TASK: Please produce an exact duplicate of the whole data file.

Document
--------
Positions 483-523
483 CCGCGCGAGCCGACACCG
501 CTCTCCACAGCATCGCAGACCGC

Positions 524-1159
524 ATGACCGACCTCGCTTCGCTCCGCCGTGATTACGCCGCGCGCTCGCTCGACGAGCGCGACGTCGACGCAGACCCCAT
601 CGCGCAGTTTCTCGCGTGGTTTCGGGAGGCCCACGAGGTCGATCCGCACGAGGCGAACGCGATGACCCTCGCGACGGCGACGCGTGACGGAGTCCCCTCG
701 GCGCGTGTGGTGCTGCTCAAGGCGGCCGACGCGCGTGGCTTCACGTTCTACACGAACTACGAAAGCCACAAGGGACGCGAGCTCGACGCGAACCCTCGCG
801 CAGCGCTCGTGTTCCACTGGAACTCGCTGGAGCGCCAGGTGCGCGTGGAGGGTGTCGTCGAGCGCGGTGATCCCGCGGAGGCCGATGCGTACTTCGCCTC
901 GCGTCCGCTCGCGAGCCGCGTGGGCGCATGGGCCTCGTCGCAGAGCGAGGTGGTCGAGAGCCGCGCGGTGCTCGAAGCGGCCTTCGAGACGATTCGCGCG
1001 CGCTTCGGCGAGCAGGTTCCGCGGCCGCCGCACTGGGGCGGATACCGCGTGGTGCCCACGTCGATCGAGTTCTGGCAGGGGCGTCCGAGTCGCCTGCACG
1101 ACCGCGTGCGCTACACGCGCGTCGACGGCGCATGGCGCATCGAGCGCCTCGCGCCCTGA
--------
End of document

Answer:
Positions 483-523
483 CCGCGCGAGCCGACACCG
501 CTCTCCACAGCATCGCAGACCGC

Positions 524-1159
524 ATGACCGACCTCGCTTCGCTCCGCCGTGATTACGCCGCGCGCTCGCTCGACGAGCGCGACGTCGACGCAGACCCCAT
601 CGCGCAGTTTCTCGCGTGGTTTCGGGAGGCCCACGAGGTCGATCCGCACGAGGCGAACGCGATGACCCTCGCGACGGCGACGCGTGACGGAGTCCCCTCG
701 GCGCGTGTGGTGCTGCTCAAGGCGGCCGACGCGCGTGGCTTCACGTTCTACACGAACTACGAAAGCCACAAGGGACGCGAGCTCGACGCGAACCCTCGCG
801 CAGCGCTCGTGTTCCACTGGAACTCGCTGGAGCGCCAGGTGCGCGTGGAGGGTGTCGTCGAGCGCGGTGATCCCGCGGAGGCCGATGCGTACTTCGCCTC
901 GCGTCCGCTCGCGAGCCGCGTGGGCGCATGGGCCTCGTCGCAGAGCGAGGTGGTCGAGAGCCGCGCGGTGCTCGAAGCGGCCTTCGAGACGATTCGCGCG
1001 CGCTTCGGCGAGCAGGTTCCGCGGCCGCCGCACTGGGGCGGATACCGCGTGGTGCCCACGTCGATCGAGTTCTGGCAGGGGCGTCCGAGTCGCCTGCACG
1101 ACCGCGTGCGCTACACGCGCGTCGACGGCGCATGGCGCATCGAGCGCCTCGCGCCCTGA